Russian scientist believes in the possibility that highly developed extraterrestrial civilizations might live inside the black holes.
Black holes in space, as we all know, ‘swallow’ anything found before them. All objects that fall into the trap of black holes get lost in the “eternal oblivion.” It seems that some scholars don’t agree.
A Russian scientist developed a new theory, which states that some black holes may have a more complex internal structure, which lets photons, particles, and even planets rotate in orbits inside their core without getting lost in their abyss.
Senior Fellow at the Moscow Institute of Nuclear Research Vyacheslav Dokuchaev explained that black holes are the remnants of massive stars. The fact is that when a star goes out, the pressure within it is insufficient to keep the gravity. The result is a gravitational collapse when the star “falls inside”.
Over time, the entire mass of the stellar body gets concentrated in a single point of microscopic size. It is called the point of singularity.”On the outside, at a rather large distance of about 10 million km, there is a so-called event horizon. It is a place where photons can still fly with the speed of light. Everything that is inside can’t fly out”, said the scientist.
The Cauchy horizon
Dokuchaev thinks that beyond the event horizon there is a so-called Cauchy horizon, an area where space and time acquire their normal qualities. Objects within it revolve in the same way as planets in our solar system. However, the planet orbits aren’t circular but have a more complex structure.
Astrophysicists have known for some time that there are charged and rotating areas within the black holes where objects like photons can survive in stable periodic orbits. Dokuchaev studied these orbits in detail and examined their dynamics.
One of the problems that initially seemed that would destroy any chance of the existence of planetary orbits inside the black holes was the way the dimensions of space and time behave.
It is known that when an atom goes through a black hole, it reaches a region in which the radial dimension is converted into the “time dimension” but not into the “spatial” one. Conventional orbits are clearly not present in these areas.
However, when the object travels more “deeply”, there is another horizon where the dimensions change again. It is called the Cauchy horizon and it is the place where there may be planets, according to the Russian scientist.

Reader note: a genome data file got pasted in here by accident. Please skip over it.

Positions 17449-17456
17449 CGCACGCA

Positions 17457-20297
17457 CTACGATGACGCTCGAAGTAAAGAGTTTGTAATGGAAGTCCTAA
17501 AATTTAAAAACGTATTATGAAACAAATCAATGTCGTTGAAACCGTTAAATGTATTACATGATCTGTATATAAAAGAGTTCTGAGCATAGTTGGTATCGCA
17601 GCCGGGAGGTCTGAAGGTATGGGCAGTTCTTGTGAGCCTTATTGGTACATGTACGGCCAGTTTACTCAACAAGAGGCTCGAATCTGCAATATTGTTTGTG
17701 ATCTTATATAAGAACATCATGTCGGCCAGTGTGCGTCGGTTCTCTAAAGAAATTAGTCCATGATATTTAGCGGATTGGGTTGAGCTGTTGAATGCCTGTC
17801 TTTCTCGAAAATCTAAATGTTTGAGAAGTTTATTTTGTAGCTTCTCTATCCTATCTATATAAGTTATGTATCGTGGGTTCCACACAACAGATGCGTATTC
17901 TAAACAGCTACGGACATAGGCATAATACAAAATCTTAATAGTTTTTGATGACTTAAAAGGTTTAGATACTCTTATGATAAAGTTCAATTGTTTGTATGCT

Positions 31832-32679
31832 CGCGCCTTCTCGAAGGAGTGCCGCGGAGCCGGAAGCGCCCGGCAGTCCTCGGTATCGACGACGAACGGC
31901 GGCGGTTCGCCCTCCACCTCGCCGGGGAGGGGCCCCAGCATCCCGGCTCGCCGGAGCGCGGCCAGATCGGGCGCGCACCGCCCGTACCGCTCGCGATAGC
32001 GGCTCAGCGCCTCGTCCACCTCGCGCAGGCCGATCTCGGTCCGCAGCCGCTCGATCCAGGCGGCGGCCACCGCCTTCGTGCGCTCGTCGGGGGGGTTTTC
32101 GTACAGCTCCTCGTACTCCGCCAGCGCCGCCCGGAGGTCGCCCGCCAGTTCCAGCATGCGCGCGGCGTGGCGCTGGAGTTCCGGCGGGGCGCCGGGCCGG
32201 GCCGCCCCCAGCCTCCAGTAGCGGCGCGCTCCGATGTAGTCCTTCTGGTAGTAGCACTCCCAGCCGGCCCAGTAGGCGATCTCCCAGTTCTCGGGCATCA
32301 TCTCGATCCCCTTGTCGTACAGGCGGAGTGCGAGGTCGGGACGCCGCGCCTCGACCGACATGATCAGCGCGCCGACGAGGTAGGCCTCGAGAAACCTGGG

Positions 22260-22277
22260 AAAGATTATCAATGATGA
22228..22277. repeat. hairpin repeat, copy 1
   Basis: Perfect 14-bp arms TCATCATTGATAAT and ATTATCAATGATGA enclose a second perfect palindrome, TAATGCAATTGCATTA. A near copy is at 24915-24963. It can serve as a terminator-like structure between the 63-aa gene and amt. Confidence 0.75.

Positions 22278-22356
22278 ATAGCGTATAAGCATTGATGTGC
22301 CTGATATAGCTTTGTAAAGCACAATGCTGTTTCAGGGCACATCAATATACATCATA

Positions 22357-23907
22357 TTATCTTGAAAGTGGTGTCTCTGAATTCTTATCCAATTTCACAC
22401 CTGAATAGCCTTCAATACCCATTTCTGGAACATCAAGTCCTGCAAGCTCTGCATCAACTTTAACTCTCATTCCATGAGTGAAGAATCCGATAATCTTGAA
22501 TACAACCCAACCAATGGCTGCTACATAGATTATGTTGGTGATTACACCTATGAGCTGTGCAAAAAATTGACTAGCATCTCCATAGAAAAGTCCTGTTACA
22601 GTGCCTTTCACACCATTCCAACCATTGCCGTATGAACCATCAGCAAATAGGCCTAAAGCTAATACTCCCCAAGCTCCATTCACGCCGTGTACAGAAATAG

Dokuchaev calculated that the stable orbits have a rich structure and will be additionally ‘lit’ by the gravitational anomaly and photons trapped in the same orbit.
And here arises a very interesting question: If so, can a planet in such an orbit support the complex chemical reactions that allow the existence and evolution of life?
According to the scientist, in these conditions, the formation of complex chemical substances is quite probable, therefore, there could be all the preconditions for the emergence of life.
Dokuchaev claims that it’s quite probable that advanced alien civilizations might live inside the black holes because they would be quite a safe place to live as far as a planet orbiting a star lives no longer than the star itself, while the lifetime of a black hole is infinite.
“Advanced civilizations could live safely inside a black hole without being seen by anyone“.
However, in order to live inside the event horizon, one should have a strong technological base because it’s easy to fall in the hole, but it’s very difficult to “settle up” at a stable regular orbit within it. Such a civilization would have to live in extreme conditions, such as massive energy density and huge tidal forces generated in these stable orbits as photons are trapped.
The real evidence of the existence of black holes was found by astrophysicists and astronomers recently, only 20 years ago. To date, a few black holes are discovered, including a giant black hole in our galaxy. By weight, it is a million times heavier than the Sun, and the stars lying around this black hole move at a speed ten times faster than all the other stars.
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